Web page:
Staten Island Chuck predicted an early spring this morning—and perhaps with it, a new day in government-groundhog diplomacy.
“Chuck says spring is coming! Good news all around,” Mayor Bill de Blasio declared at the Staten Island Zoo. “Chuck, I want to thank you for this new approach. I think we finally understand each other.”
The ceremony marked the first year that the groundhog, whose full name is Charles G. Hogg, was not hoisted into the air by the mayor—a tradition that was scuttled after Mr. de Blasio dropped the squirming rodent at his inaugural Groundhog Day event last year.
A week after the fall, the groundhog—actually a female named Charlotte playing the role of Chuck—was found dead in her enclosure. The New York Post alleged a cover-up of mayoral rodenticide. The zoo insisted a second fall may have done the groundhog in. Mr. de Blasio at first refused to comment on the debacle, though more recently he has taken to joking about it
“Please take heart there will be no surprises: 2015 is not a leap year,” Deputy Borough President Ed Burke said in introducing the mayor. “He’s our hands-on and today hands-free Mayor Bill de Blasio.”
The zoo made certain there would be no marmot mishaps: Zoo Director Kenneth Mitchell noted the organization had taken a “new, progressive, exciting” approach. This year, Chuck was housed in a new glass enclosure, which had a space for him to wait “underground” until it was his time to shine. He had no contact with Mr. de Blasio, or anyone else. One frustrated photographer noted that Chuck and the mayor were never even in the same frame.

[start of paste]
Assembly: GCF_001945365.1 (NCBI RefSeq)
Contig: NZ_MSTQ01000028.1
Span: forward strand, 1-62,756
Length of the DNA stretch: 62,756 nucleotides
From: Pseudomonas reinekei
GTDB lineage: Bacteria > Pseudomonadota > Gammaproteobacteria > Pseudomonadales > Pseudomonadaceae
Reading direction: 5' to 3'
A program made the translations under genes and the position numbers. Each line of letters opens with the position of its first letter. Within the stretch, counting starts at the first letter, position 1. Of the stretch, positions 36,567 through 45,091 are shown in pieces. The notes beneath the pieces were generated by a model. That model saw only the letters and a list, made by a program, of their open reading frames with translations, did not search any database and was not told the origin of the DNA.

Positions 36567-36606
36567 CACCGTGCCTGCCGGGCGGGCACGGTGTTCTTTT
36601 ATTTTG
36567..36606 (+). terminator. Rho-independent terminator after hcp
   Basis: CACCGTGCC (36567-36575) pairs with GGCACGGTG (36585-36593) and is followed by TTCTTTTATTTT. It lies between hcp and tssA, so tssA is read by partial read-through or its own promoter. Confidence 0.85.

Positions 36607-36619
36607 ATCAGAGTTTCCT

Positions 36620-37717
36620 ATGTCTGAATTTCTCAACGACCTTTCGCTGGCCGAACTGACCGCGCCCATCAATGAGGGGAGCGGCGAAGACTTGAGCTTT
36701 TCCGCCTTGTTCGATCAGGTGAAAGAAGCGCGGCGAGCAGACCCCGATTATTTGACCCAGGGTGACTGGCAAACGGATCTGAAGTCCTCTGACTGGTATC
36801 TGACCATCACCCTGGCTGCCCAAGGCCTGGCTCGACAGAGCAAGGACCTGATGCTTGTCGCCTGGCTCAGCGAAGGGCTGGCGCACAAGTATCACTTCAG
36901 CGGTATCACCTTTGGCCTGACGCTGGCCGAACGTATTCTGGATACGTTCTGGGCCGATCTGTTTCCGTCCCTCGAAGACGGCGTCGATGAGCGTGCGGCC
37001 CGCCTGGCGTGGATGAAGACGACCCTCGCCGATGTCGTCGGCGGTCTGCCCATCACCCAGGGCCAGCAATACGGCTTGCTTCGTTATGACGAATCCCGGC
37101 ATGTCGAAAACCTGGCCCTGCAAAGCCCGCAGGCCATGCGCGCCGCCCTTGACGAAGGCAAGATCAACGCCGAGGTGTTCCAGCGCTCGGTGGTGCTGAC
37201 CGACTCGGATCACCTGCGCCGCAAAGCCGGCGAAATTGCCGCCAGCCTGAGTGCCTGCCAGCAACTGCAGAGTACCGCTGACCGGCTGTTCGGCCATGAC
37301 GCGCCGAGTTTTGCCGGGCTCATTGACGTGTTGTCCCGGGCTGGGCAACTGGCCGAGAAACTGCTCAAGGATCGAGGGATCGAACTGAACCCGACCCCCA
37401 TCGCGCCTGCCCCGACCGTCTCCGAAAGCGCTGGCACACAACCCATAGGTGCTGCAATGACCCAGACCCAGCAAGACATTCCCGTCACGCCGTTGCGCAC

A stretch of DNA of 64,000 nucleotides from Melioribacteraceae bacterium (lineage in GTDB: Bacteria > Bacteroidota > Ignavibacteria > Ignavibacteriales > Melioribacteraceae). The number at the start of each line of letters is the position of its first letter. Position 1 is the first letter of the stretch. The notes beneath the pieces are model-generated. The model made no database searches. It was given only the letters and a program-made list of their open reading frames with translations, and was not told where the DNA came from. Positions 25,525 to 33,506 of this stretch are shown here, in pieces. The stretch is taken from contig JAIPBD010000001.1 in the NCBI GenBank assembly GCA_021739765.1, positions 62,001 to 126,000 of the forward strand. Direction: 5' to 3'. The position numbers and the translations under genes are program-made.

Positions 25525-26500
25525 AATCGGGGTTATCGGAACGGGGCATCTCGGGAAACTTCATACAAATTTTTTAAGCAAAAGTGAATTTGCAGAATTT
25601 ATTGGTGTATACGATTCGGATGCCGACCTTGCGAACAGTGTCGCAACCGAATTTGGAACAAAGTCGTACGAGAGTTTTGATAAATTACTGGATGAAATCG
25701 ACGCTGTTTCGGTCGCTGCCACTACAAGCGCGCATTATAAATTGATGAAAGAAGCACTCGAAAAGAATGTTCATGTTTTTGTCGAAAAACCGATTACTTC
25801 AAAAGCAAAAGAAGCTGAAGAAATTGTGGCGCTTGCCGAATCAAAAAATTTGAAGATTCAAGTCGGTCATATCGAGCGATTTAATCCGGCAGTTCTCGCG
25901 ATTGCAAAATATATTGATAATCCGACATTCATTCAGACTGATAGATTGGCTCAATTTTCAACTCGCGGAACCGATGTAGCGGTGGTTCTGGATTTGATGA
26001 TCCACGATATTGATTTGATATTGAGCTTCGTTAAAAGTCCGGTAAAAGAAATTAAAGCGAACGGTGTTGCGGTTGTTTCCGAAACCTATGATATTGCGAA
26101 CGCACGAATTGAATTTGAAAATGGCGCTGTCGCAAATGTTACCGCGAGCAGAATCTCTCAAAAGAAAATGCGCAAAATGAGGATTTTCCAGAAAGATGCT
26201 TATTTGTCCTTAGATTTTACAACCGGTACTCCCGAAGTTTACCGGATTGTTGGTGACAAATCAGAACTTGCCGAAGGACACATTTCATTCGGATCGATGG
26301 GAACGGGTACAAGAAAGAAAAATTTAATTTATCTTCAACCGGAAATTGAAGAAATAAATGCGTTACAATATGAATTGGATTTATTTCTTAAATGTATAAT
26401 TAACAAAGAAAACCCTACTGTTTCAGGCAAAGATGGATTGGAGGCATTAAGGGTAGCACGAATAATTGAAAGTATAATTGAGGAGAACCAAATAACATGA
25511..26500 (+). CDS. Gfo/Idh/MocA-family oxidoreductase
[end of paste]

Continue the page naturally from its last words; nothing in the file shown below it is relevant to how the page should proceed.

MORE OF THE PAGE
Despite his earlier discomfort about questions surrounding the groundhog—and his reluctance to commit to attending the annual event—today Mr. de Blasio seemed happy to be part of the joke. He ribbed Mr. Burke, legendary in the borough for corny jokes and puns, prompting the audience to “try the veal.” He once again made a few cracks about keeping the groundhog safe—and guarding against mayoral injury, since a previous incarnation of Chuck once took a bite out of Mayor Michael Bloomberg.
“There’s been a very concerted effort over the last few weeks. Teams of animal behavior experts and scientists have consulted from all over the country. The National Institute of Health has weighed in on my behalf, the National Institute of Groundhog Health as well. I think we got NASA involved,” Mr. de Blasio cracked.
The new approach, the mayor said, “will be safer for both species involved.”
So instead of having to coax a cranky groundhog out of his cabin—that’s how Bloomberg was bit—or hoist him up high, when it was time for Chuck to make his prediction, he was raised up from his burrow with an elevator. Mr. Burke called it “a Chuck-evator,” while Mr. de Blasio and Public Advocate Letitia James likened it to a pope-mobile. Then, as groundhogs are known to do, Chuck stalled a bit, deciding whether he wanted to emerge all the way into the spotlight.
“He’s wondering on a day like today if the city has a slush fund,” Mr. Burke observed, a joke corny enough for even Mr. de Blasio, known for his dad jokes, rolled his eyes.
Unlike past mayors who have tangled with the groundhog–Mr. Bloomberg once called the groundhog a “son of a bitch”–Mr. de Blasio had nothing but kind words for Chuck today.
“This is something I did not know: ranked the number two groundhog by the Weather Channel’s list of 11 groundhogs to watch. I did not know there was such a list,” Mr. de Blasio said.
And though their relationship was more distant thanks to the plexiglass, it was warm enough to be heralded by the house band, there to entertain a handful chilly school children who had come to see the spectacle.
“He’s the furry soothsayer, you know he loves the mayor, he’s Chuck. Staten Island Chuck,” the singer crooned.